Why the trans fat ban is worse than you think

How could the FDA allow us to keep pumping high-fructose corn syrup into our gullets now that we all understand it’s a contributor to the spike of obesity over the past 30 years? Why do we still sell alcohol, a product that is by any measure more unhealthy than the small amounts of trans fats average Americans consume?

The CDC also contends if you want to prevent heart disease the most important thing you can do is: “Don’t smoke. If you smoke, quit as soon as possible.” Yet our own president (African-American men, incidentally, are at the highest risk for heart disease) may be inhaling tobacco in the White House—a substance far more toxic than trans fats. Around 443,000 people die from smoking every year.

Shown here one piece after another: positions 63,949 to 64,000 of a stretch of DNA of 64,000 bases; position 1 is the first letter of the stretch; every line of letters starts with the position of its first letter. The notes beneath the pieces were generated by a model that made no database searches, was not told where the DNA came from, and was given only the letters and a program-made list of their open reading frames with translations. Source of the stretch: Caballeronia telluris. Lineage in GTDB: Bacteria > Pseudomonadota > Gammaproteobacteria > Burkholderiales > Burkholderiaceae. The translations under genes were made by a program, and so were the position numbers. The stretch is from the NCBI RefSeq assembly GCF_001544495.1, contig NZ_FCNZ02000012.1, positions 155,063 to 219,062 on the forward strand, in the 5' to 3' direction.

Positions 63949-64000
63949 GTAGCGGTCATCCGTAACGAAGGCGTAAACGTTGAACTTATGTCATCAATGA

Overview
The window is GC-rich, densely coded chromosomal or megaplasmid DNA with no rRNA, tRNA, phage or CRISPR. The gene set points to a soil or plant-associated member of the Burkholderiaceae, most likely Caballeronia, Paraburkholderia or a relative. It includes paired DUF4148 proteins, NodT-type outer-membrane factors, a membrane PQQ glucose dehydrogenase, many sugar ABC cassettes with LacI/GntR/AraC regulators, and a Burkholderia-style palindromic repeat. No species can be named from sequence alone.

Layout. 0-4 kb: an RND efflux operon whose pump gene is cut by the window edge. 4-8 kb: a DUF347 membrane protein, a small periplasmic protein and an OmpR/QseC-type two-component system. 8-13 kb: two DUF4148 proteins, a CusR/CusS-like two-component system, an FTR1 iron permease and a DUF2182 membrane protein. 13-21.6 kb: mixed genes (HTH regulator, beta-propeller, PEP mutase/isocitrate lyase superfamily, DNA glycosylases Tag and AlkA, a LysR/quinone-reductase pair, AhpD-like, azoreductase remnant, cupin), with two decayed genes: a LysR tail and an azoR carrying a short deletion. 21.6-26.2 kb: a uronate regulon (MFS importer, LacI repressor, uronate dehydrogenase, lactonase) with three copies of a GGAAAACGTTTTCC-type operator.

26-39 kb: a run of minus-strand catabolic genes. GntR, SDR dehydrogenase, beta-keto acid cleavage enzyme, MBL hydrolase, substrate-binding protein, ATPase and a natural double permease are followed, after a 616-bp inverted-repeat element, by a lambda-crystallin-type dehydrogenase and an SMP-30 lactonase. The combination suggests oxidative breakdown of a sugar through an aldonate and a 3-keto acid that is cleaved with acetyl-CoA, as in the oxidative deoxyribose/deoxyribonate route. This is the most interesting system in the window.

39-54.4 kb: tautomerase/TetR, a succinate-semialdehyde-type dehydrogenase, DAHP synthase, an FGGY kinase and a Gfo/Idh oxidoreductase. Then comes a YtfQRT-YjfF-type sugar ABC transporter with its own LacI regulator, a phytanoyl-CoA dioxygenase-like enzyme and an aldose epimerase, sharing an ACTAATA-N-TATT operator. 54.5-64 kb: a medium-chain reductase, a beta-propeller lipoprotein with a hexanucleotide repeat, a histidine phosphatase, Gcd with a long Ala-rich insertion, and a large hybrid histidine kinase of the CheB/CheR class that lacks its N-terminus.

Now, Obama could argue that—until very recently—there was no guiding principle in American governance that impels him to try and make sure that every citizen is living salubriously. Maybe, like many other Americans, Obama deems the sensorial benefits of his (one-time?) habit worth the health risk. Maybe I feel the same way about my Häagen-Dazs. As with smoking, there is no lack of transparency when it comes to the inherent dangers of too much trans fats.